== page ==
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* Markets raise ECB rate-cut bets
* Investors price in 50% chance of July rate cut vs 35% last week
By Dhara Ranasinghe
LONDON, Feb 24 (Reuters) – Investors are pricing in an increased chance the European Central Bank will cut interest rates sooner rather than later, reflecting heightened fears that coronavirus will spread and hit the euro zone economy hard.
A fourth person infected with the coronavirus has died in Italy, officials said on Monday, as the government struggled to contain an outbreak of the illness.
As new cases rose in South Korea, Iran and Italy, fuelling concern that the coronavirus outbreak in China will grow into a pandemic, investors started to price in greater chances of a near-term rate cut by the ECB.
Eonia money market futures dated to the ECB’s July 2020 meeting show about 5 basis points of rate cuts are now priced in, up from 3.5 bps a week ago. That equates to roughly a 50% chance of a 10-bps cut versus 35% last week.
It marks a turnaround from the start of 2020, when a stabilisation in data had led to a view that the ECB might be encouraged to start raising rates from next year.
U.S. fed fund futures signalled more rate cuts later this year and a near 20% chance of a cut next month.
With Italy, the euro zone’s third-biggest economy, shutting schools, universities, museums and cinemas in its worst-hit areas, analysts said a rate cut may do little to shore up economic growth.
But they added that because the ECB was running out of ammunition, a rate cut remained one of the best options available.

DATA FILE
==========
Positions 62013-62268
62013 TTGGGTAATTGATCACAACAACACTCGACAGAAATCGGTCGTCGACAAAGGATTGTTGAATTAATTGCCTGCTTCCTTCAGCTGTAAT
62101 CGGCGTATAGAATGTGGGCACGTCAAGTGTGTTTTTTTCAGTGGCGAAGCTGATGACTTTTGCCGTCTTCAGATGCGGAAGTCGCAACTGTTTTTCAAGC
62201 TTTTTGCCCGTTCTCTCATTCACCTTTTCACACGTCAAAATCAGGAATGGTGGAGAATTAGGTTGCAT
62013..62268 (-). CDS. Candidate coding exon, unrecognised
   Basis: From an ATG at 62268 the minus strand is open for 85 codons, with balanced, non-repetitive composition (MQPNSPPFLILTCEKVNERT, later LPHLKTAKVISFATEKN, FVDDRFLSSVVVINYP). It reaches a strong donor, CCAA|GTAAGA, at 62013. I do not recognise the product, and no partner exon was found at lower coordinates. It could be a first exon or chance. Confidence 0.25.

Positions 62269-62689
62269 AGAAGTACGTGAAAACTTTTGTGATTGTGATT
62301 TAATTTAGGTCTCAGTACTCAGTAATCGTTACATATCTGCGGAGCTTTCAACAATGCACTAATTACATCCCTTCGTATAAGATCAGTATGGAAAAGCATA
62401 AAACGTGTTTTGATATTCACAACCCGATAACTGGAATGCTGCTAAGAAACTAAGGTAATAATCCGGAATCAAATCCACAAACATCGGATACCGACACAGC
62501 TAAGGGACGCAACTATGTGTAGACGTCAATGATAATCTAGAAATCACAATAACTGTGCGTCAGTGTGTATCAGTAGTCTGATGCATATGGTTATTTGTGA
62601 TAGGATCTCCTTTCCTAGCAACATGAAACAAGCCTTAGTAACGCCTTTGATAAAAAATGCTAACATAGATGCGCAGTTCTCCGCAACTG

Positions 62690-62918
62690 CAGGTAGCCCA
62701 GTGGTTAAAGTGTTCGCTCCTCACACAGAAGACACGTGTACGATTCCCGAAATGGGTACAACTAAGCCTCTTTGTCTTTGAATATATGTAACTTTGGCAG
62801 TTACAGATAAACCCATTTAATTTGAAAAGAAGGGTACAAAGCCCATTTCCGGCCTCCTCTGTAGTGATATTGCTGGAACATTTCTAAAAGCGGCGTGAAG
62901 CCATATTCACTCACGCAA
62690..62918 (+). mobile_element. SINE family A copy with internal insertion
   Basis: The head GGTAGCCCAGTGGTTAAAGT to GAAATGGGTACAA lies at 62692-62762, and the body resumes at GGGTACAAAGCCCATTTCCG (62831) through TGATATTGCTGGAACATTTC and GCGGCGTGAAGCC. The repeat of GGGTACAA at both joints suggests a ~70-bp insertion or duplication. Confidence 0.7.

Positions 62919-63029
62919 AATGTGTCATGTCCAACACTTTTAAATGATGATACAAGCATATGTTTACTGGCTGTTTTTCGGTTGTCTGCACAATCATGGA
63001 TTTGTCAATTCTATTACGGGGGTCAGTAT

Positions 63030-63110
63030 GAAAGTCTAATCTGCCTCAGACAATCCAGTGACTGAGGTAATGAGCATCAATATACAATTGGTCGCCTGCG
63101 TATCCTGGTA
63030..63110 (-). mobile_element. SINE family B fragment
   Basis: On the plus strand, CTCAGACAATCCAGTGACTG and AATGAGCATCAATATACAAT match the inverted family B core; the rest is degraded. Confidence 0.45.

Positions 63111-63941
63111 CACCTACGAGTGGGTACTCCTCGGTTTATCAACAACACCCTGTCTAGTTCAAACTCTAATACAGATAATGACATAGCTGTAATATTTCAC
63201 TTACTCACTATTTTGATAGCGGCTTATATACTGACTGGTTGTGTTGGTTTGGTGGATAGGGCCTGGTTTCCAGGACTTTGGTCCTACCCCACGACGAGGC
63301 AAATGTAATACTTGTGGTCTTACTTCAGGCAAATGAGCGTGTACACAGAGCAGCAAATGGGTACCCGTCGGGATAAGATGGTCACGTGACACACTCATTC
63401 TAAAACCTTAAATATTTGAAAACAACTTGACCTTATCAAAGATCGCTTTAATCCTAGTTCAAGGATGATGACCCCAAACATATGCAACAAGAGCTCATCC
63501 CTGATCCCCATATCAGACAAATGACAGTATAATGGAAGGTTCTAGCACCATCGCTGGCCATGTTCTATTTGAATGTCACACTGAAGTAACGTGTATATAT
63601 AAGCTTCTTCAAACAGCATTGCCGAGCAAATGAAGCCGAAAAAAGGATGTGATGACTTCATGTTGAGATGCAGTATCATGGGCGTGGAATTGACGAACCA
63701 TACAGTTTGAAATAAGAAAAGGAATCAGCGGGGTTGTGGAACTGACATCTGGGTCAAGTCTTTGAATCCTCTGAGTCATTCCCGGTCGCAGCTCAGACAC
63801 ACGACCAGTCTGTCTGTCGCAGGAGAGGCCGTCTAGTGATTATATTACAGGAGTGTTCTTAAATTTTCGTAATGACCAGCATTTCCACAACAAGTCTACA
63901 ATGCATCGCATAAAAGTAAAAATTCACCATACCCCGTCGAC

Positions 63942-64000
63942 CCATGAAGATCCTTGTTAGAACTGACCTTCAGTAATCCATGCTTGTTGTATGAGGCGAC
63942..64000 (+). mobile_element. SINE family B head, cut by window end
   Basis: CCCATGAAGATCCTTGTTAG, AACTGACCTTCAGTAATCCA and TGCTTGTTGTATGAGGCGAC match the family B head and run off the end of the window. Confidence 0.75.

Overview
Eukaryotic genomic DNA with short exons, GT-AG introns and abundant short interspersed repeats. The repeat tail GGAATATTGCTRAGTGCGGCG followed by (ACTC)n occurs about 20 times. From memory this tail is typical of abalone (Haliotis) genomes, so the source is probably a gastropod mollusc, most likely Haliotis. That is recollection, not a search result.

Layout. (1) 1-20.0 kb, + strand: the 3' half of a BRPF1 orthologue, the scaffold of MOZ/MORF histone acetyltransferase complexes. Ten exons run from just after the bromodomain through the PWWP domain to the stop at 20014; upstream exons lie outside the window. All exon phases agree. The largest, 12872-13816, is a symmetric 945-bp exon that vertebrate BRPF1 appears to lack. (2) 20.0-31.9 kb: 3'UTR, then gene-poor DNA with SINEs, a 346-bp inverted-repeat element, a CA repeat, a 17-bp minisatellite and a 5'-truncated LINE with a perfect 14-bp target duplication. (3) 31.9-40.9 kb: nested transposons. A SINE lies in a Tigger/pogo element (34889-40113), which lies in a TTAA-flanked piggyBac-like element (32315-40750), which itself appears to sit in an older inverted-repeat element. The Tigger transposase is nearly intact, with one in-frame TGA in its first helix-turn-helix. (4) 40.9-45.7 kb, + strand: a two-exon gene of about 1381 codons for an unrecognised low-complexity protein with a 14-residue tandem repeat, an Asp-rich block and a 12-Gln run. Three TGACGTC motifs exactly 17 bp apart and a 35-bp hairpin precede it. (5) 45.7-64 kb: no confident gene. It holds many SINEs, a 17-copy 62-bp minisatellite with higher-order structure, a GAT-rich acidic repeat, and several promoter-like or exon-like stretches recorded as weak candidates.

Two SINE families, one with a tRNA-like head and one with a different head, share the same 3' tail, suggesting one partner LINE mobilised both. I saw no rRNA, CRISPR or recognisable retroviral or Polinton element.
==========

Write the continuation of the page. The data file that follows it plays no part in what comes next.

“There’s plenty of arguments out there for why the ECB cutting rates from current levels won’t do much to stimulate the economy,” said John Davies, G10 rates strategist at Standard Chartered in London.
“The reality is that the central bank policymakers cannot be seen to do nothing. The ECB can cut rates or do more QE (quantitative easing), but can it do more QE without changing the parameters that are in place? So then a rate cut becomes the easy path.”
The ECB cut rates in September, when it also announced that it would resume asset purchases — a decision that exposed deep divisions on the ECB governing council. Concern about the bad effects of below-zero interest rates have also risen in recent months.
Against this backdrop, money markets do not price aggressive easing from the ECB — Eonia futures price in roughly a 70% chance of a 10-bps cut by the end of the year.
“The hurdle for a rate cut is pretty high given a reluctance to ease policy during a policy review and concern about the negative side effects of negative rates are growing,” said Chris Scicluna, head of economic research at Daiwa Capital Markets.
The ECB currently undertaking a wide-ranging policy review.
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